For example, the group said wolves should not have boundaries as long as they naturally migrated, and it recommended various types of technology for monitoring their movements. It said the state needed a plan in case wolves, who are predators, started impacting the populations of other species and how it would control that. And it recommended ranchers be reimbursed 100% for every confirmed loss of livestock and 50% for every probable loss, Odell said.
“The working group created a live-and-let-live policy,” he said.
Reid DeWalt, CPW’s assistant director for aquatic, terrestrial and natural resources, said there is a sense of urgency within the agency in its wolf planning. On March 1, 250 CPW employees participated in a virtual seminar on wolf management with Wyoming Fish and Game Department employees sharing their work, he said.
“Wolves are taking a lot time right now,” he said.
The CPW commission did not address how it will negotiate with those who oppose wolf reintroduction, but the plan already involves the inclusion of people with competing interests.
Multiple counties along the Western Slope have said they do not want wolves to be reintroduced. But Rio Blanco is the first to pass a formal resolution.
In an emailed statement, Travis Duncan, a CPW spokesman, wrote, “We are aware of Rio Blanco County’s recent resolution. Although state statute supersedes county resolutions, we hear their concerns. Colorado Parks and Wildlife has a long history working alongside our county partners and we are committed to ensuring that their concerns, ideas and questions are addressed throughout the planning process.”
But Starr, the Rio Blanco county attorney, believes the commission would have legal standing if CPW insists on placing wolves within the county’s boundaries. The resolution is consistent with the county’s natural resources plan and with county government’s right of self-determination of use of land within the county, he said.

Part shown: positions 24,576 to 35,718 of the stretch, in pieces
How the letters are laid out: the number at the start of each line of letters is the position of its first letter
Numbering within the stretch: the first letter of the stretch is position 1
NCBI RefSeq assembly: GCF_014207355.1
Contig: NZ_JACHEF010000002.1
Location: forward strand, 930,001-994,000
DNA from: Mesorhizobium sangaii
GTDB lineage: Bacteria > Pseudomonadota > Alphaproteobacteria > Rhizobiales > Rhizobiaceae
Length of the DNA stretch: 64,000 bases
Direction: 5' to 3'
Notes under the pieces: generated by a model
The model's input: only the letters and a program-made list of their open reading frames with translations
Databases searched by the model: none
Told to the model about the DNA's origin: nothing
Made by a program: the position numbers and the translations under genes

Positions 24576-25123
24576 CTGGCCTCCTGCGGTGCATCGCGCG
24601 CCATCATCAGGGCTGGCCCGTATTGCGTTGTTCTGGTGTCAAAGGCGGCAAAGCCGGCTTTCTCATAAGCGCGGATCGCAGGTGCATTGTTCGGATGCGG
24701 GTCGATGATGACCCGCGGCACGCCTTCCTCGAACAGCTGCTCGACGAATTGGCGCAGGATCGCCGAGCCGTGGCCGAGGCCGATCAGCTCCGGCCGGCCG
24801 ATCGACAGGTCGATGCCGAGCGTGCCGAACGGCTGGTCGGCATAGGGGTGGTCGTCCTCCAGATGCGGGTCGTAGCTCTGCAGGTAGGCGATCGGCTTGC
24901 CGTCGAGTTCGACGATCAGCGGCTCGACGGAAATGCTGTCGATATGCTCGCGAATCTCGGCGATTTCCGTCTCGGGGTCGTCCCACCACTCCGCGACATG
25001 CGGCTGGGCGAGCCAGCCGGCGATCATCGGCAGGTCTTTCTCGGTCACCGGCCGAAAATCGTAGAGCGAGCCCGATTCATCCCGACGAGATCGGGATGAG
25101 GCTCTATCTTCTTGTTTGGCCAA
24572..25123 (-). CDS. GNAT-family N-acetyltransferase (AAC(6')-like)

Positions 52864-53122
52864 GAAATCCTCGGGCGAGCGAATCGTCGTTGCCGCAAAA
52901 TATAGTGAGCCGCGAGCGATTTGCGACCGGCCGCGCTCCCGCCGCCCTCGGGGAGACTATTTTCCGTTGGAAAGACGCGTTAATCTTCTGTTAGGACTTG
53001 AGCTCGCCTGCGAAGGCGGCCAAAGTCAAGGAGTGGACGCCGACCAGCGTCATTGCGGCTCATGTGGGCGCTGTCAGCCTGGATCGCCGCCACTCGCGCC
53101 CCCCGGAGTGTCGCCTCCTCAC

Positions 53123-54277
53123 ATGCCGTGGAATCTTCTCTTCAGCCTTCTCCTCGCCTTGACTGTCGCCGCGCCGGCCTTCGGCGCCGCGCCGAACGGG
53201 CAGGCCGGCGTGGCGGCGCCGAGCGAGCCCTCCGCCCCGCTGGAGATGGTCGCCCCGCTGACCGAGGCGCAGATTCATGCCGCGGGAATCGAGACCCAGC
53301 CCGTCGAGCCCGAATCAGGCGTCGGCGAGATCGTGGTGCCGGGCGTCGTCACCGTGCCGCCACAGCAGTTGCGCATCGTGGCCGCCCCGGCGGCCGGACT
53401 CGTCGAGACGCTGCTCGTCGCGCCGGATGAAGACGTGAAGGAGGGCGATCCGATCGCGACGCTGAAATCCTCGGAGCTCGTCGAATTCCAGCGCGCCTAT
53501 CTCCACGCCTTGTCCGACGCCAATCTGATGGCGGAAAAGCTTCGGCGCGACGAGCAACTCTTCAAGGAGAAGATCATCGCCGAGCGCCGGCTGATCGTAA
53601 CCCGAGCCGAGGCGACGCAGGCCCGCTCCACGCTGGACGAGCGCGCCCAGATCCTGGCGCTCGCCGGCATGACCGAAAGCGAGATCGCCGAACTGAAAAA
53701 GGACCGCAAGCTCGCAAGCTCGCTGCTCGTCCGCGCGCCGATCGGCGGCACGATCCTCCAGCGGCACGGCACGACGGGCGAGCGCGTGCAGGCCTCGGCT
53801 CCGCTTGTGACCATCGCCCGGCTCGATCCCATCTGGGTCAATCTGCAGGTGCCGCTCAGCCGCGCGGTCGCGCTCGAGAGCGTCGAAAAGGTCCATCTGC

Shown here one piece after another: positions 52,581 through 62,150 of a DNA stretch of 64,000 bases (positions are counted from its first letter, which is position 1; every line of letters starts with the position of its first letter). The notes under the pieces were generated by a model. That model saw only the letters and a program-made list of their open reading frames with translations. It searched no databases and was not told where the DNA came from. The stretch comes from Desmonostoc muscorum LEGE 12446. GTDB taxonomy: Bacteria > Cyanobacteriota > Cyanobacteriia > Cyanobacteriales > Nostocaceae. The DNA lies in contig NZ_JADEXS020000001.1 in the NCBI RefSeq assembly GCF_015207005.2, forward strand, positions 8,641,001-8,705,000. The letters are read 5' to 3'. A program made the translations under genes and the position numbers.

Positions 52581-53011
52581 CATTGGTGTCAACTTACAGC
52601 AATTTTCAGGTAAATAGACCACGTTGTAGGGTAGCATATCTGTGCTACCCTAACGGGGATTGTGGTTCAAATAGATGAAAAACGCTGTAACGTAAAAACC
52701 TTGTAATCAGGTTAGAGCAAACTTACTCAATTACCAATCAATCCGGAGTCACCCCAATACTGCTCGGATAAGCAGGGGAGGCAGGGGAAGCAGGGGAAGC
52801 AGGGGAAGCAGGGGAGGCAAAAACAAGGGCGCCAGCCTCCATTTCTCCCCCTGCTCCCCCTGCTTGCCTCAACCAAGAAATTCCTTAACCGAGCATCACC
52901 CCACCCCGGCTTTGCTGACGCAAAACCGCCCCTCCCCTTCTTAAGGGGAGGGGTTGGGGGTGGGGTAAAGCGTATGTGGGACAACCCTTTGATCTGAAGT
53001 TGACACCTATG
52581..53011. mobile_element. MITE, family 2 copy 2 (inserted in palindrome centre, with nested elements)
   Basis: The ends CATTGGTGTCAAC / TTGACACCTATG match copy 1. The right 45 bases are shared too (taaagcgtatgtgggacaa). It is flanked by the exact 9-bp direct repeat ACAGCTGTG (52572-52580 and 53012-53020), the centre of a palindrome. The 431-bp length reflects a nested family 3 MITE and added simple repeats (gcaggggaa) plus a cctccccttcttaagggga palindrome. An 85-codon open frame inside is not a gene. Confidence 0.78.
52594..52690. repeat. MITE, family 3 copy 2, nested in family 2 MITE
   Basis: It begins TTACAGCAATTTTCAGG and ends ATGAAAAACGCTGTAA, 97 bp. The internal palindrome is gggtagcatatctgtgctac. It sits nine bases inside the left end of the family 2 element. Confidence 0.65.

Sanctuary counties in Colorado
In declaring itself a wolf reintroduction sanctuary, Rio Blanco’s commissioners borrowed a strategy used by several counties and towns in 2019 to oppose a gun law.
In 2019, a handful of Colorado counties and towns declared themselves “Second Amendment Sanctuaries” because of a new state law that allowed judges to order the removal of guns owned by people determined to be safety risks. So far, no county has needed to legally defend its self-declared sanctuary status and one county sheriff in a Second Amendment sanctuary even used the law to confiscate the guns from a woman threatening to harm herself and law enforcement.
Rio Blanco’s officials argue wolf reintroduction could harm the county’s economy. Already the county is trying to recover from lost revenues due to the decline of the fossil fuel industry, something they blame on increased regulation. They say cattle, sheep and hay farming are an $18.8 million industry that would be threatened by wolves, which would prey on livestock.
And they fear wolves would reduce the big game populations that draw hunters and tourists to the region, Starr said. Outdoor recreation spending in the northwest region of Colorado exceeded $10 billion in 2017, according to a CPW report produced in 2018.
“Ag producers are under attack anyway and then to artificially introduce wolves in addition to those naturally migrating this way, it’s a stress and a real cost and an impediment to their success that the government is putting on them,” Starr said.
But wolves could find their way into Rio Blanco County without help from humans.
Already, a wolf pack has been identified in neighboring Moffatt County, which shares a northern border with Rio Blanco. Wolves have been sighted near the county line and county officials believe there has been a wolf sighting near Rangely, Starr said.
In February, CPW announced it had captured a gray wolf in North Park near the Wyoming border. Wildlife managers put a tracking collar on the 110-pound male and released him.